Adam James Sorensen | Midwest

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Recommended if You Like
Iron and Wine James Taylor Townes Van Zandt

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United States - Illinois

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Folk: Alternative Folk Folk: Urban Folk Moods: Type: Acoustic
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by Adam James Sorensen

Adam James Sorensen's debut, "Midwest", is both introspective and edgy, evoking the subtlety of Iron and Wine, the stark realism of Townes Van Zandt, and the vocal warmth of James Taylor. His lyrics effortlessly invite into deeply personal terrain.
Genre: Folk: Alternative Folk
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  Song Share Time Download
1. Suburban Rock and Roll
3:26 $0.99
2. Chicago River
4:02 $0.99
3. With Your Radio On
4:39 $0.99
4. Desperation
5:25 $0.99
5. People Start Fires
4:00 $0.99
6. Midwest
3:25 $0.99
7. Winter Song
4:25 $0.99
8. Shadows in the Snow
4:17 $0.99
9. Signal
4:53 $0.99
10. Northside
5:45 $0.99
11. Stranger
3:25 $0.99
Downloads are available as MP3-320 files.


Album Notes
In his debut album, “Midwest,” Adam James Sorensen has gives us many spaces into which we can join him in living into his songs. As a collection, “Midwest” is introspective and edgy in a welcoming way. It is full of places to feel and think to the accompaniment of the artist’s musical style, which is at once both fresh and nostalgic. The music and lyrics called me back for one listening session after another – an experience I have only with music that goes past the point of entertaining me. When I first heard the lyric, “My savior lit the way with neon lights,” I smiled, choked back a tear, and I saw myself among the legions of people who have been seduced by the all the things that seduce us.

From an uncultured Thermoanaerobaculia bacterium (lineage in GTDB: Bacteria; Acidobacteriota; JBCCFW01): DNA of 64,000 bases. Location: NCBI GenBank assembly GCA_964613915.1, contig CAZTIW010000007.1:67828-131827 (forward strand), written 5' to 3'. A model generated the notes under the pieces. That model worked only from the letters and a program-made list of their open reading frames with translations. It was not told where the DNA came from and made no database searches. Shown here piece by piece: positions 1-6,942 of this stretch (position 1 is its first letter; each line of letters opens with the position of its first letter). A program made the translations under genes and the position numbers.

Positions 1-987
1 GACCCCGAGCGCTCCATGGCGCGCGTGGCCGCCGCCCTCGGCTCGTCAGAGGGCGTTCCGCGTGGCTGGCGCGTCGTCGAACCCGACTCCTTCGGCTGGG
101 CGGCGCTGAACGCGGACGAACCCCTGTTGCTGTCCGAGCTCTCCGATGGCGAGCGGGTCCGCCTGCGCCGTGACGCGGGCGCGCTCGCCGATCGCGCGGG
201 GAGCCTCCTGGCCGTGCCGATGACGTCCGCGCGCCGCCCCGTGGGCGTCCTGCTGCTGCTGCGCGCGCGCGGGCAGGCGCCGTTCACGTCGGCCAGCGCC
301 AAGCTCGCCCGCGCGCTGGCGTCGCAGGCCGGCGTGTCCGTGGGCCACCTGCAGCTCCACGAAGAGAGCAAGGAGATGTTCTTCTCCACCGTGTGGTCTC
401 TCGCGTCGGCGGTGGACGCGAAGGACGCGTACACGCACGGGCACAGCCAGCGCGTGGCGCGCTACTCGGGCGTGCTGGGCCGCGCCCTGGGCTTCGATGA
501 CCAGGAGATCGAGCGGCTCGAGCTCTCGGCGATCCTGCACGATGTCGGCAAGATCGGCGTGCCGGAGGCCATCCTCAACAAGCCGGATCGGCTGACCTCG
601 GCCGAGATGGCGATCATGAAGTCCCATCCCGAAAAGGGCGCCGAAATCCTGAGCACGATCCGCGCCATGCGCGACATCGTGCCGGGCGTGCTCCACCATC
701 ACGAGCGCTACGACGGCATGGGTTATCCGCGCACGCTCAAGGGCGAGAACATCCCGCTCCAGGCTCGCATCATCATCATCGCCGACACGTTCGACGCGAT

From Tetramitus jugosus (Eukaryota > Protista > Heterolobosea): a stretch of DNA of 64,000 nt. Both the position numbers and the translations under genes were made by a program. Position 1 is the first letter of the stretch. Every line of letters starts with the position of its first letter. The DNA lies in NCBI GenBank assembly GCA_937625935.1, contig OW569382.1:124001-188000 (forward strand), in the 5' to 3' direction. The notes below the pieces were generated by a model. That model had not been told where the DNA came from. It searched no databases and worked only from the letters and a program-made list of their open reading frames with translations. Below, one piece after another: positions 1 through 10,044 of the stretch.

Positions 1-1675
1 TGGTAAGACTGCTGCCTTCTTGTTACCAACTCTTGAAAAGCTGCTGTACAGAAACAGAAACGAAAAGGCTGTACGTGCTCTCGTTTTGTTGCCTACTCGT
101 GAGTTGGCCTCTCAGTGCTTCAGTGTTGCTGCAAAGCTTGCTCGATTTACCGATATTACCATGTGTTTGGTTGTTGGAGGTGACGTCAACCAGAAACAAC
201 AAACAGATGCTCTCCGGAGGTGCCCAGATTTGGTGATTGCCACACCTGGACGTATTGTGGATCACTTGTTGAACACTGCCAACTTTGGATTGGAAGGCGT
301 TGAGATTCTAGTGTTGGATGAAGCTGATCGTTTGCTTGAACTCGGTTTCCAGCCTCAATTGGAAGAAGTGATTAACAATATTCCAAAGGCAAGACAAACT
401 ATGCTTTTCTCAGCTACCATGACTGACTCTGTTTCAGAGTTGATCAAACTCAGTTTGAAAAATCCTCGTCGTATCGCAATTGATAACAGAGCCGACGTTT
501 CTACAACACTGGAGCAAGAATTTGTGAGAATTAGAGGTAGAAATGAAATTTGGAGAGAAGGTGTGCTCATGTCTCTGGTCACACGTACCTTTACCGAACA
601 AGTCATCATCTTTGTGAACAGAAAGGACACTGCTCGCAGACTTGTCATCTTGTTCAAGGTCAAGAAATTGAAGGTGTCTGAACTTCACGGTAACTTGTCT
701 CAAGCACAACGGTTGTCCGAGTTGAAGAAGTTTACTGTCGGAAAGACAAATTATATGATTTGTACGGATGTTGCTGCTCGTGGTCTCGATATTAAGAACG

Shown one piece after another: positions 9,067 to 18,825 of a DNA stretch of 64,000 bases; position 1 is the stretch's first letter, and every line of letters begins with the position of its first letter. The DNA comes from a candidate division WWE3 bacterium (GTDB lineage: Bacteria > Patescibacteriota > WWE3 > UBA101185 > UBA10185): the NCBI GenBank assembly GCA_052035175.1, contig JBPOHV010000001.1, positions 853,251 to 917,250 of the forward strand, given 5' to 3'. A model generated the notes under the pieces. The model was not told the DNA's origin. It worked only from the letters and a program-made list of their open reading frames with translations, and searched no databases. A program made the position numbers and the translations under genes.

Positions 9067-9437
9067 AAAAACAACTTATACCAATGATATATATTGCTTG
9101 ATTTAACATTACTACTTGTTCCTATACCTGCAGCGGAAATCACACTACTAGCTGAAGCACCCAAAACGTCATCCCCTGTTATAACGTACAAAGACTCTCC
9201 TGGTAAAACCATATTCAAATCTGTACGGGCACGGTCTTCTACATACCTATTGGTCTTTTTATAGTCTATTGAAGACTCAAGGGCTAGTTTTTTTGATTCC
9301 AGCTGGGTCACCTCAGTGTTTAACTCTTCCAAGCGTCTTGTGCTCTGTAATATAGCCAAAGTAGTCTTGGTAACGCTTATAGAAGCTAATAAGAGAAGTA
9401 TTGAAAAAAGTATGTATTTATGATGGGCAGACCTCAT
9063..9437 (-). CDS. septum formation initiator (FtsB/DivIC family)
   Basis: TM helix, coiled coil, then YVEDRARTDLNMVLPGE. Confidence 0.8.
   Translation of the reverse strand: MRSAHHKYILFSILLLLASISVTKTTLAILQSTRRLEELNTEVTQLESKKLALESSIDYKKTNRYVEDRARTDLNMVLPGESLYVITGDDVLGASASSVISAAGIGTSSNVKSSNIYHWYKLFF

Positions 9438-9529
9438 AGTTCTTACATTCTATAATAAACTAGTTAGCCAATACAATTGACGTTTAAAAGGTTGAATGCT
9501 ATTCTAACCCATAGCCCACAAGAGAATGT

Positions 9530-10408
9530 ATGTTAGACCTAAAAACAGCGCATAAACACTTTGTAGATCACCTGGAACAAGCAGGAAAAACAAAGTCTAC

The songs that comprise “Midwest” are not the kind to be played on the jukebox in a loud honky-tonk, or in the company of your drinking buddies. They are better savored in the company of a warm fireplace in the dark of night, where they can seep into you – into your mind, into your heart, and into your soul. I feel quite sure that those were the personal places Sorensen drew on as he wrote his songs, and as he laid them down in the studio to share with us.

Some of the spaces that “Midwest” shares are as wide as the mouth of a canyon, easily accessed and open to us without posing any danger. My favorites, though, are the ones I had to squeeze into, with caution and care, trying to connect to the pain, nostalgia and truth about us all that’s not quite so comfortable. I doubt that many could listen to “People Start Fires” and not see their selves in there somewhere. Ah, vanity, the most destructive of our faults. It’s laid out before us, if we squeeze through the opening he presents. I believe it was Greil Marcus who once said, “The measure of an artist’s genius is in how he creates the spaces into which we all can live”. How long does it take all of us to know, not as hollow words, but as a way of understanding, that “Sometimes you don’t have to try?” “Northside”, the song from which these lyrics come, touched me like those written by songwriters such as Warren Zevon and Townes Van Zandt, who’s songs put me right in that same space.

The workmanship of a singer/songwriter, when done well, is identified by a perfect marriage of their unique lyricism, and musical interpretation. Sorensen’s nylon string guitar provides the steady, sonic backdrop for the songs on “Midwest”. The use of lush strings, mandolin, dobro, piano, guitars, soft brushes and the deep tones of the pedal steel dance together within the context of a style that would allow me to recognize a new song as an Adam James Sorensen song. In his debut record, “Midwest”, he gives us a collection of originals in which he reveals his honest, subtle and incisive view of things – little things, big things – personal and shared.

I cannot wait to share this music with people I love.

- Bob Hill



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